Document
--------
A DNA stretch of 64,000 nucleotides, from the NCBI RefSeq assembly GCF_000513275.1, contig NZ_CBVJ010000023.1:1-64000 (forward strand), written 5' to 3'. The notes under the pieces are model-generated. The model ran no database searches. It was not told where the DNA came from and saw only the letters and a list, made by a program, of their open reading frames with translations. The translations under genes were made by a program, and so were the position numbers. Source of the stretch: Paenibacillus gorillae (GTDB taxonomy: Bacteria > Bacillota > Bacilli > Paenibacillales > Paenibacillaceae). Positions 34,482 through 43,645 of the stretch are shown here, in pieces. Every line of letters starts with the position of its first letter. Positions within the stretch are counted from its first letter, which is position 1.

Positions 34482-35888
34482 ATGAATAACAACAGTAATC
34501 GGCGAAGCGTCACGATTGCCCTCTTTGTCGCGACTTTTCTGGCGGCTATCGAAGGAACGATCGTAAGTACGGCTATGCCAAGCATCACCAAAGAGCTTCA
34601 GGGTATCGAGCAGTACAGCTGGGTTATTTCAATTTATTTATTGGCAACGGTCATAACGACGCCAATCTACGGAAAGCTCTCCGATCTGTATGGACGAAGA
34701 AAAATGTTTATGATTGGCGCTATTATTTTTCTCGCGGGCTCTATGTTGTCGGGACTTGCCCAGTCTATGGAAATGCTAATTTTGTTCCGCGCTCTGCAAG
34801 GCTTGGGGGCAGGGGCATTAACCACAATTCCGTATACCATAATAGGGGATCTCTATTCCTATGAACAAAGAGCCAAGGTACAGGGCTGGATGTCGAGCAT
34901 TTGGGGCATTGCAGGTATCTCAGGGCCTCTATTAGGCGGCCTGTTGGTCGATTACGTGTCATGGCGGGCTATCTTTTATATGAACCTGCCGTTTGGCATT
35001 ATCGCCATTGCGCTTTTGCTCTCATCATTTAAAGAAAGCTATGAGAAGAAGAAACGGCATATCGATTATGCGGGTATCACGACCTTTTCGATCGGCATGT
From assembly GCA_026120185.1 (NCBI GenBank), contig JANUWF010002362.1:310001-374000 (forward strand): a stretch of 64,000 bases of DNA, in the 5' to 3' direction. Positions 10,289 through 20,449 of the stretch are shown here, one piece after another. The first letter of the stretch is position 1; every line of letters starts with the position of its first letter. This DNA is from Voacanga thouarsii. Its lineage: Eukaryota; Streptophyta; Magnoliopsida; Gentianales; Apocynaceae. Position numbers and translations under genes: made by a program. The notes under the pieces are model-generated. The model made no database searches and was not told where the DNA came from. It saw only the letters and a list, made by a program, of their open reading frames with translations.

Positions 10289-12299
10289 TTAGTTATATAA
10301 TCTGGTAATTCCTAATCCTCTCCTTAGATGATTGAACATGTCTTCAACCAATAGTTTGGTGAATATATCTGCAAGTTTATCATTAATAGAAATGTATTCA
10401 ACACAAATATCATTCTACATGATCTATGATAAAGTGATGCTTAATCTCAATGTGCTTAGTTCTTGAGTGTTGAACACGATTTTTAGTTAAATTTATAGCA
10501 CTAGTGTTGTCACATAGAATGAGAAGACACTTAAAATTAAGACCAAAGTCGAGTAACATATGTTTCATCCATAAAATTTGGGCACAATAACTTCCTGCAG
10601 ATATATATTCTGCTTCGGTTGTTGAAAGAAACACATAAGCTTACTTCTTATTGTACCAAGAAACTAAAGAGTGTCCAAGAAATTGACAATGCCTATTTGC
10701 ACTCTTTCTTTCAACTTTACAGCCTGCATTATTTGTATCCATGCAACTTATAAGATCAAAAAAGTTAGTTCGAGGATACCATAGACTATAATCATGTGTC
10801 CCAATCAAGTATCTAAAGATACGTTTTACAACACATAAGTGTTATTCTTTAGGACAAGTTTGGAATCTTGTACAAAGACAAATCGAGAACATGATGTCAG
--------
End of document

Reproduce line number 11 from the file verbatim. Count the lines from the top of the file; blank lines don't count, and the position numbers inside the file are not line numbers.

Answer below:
Positions 10289-12299